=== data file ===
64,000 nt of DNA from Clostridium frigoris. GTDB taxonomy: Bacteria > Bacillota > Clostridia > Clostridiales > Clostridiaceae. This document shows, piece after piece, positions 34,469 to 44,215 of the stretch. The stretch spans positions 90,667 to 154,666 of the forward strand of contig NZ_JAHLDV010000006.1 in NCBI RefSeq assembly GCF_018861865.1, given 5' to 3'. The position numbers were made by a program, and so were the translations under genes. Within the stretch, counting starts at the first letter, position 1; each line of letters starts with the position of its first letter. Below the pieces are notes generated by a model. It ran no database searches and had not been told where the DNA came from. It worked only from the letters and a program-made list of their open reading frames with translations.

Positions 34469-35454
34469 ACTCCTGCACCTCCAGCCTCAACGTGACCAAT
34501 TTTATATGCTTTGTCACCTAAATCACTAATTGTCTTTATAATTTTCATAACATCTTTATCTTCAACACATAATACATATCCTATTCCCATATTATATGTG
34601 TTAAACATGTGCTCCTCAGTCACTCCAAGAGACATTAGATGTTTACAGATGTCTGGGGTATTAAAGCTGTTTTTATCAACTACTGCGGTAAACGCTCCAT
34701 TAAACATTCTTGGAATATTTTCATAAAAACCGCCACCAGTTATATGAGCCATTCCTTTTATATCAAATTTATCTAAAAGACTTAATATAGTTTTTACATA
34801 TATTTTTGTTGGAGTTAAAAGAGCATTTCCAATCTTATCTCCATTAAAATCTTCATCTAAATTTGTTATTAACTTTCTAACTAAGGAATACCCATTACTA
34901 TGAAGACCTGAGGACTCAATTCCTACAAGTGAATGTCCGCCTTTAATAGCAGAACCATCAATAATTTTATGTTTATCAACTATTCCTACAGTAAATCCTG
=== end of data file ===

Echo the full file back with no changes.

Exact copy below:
64,000 nt of DNA from Clostridium frigoris. GTDB taxonomy: Bacteria > Bacillota > Clostridia > Clostridiales > Clostridiaceae. This document shows, piece after piece, positions 34,469 to 44,215 of the stretch. The stretch spans positions 90,667 to 154,666 of the forward strand of contig NZ_JAHLDV010000006.1 in NCBI RefSeq assembly GCF_018861865.1, given 5' to 3'. The position numbers were made by a program, and so were the translations under genes. Within the stretch, counting starts at the first letter, position 1; each line of letters starts with the position of its first letter. Below the pieces are notes generated by a model. It ran no database searches and had not been told where the DNA came from. It worked only from the letters and a program-made list of their open reading frames with translations.

Positions 34469-35454
34469 ACTCCTGCACCTCCAGCCTCAACGTGACCAAT
34501 TTTATATGCTTTGTCACCTAAATCACTAATTGTCTTTATAATTTTCATAACATCTTTATCTTCAACACATAATACATATCCTATTCCCATATTATATGTG
34601 TTAAACATGTGCTCCTCAGTCACTCCAAGAGACATTAGATGTTTACAGATGTCTGGGGTATTAAAGCTGTTTTTATCAACTACTGCGGTAAACGCTCCAT
34701 TAAACATTCTTGGAATATTTTCATAAAAACCGCCACCAGTTATATGAGCCATTCCTTTTATATCAAATTTATCTAAAAGACTTAATATAGTTTTTACATA
34801 TATTTTTGTTGGAGTTAAAAGAGCATTTCCAATCTTATCTCCATTAAAATCTTCATCTAAATTTGTTATTAACTTTCTAACTAAGGAATACCCATTACTA
34901 TGAAGACCTGAGGACTCAATTCCTACAAGTGAATGTCCGCCTTTAATAGCAGAACCATCAATAATTTTATGTTTATCAACTATTCCTACAGTAAATCCTG